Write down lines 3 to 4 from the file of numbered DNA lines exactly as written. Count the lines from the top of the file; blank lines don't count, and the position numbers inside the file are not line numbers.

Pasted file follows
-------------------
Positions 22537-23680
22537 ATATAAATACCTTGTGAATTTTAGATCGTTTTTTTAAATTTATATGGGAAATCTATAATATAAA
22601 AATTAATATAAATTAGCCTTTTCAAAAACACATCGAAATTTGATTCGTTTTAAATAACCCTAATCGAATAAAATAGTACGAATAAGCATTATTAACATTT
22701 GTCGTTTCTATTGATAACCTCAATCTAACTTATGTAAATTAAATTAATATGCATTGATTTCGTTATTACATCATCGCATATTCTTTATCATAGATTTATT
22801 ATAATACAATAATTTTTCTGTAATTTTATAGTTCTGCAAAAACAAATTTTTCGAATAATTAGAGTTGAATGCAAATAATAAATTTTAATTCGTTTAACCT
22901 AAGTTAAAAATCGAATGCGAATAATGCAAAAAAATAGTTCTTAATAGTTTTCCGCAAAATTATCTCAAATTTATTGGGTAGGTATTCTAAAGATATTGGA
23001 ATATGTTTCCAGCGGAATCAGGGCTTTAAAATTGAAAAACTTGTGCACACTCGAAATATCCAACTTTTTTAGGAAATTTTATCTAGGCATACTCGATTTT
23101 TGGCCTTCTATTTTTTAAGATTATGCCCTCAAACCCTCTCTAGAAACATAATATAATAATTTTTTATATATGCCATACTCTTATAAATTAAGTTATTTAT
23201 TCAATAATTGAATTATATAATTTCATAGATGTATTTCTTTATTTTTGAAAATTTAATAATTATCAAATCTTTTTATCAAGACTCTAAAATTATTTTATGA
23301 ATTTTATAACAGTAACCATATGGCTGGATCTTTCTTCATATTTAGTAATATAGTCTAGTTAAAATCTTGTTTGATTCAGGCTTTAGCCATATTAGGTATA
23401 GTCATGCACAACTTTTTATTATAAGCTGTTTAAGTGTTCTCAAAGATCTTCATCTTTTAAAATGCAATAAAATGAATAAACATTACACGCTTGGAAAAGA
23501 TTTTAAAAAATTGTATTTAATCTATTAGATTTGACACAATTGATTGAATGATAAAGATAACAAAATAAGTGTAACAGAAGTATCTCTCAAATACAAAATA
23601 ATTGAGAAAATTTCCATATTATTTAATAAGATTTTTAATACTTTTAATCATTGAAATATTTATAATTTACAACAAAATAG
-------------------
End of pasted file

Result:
22601 AATTAATATAAATTAGCCTTTTCAAAAACACATCGAAATTTGATTCGTTTTAAATAACCCTAATCGAATAAAATAGTACGAATAAGCATTATTAACATTT
22701 GTCGTTTCTATTGATAACCTCAATCTAACTTATGTAAATTAAATTAATATGCATTGATTTCGTTATTACATCATCGCATATTCTTTATCATAGATTTATT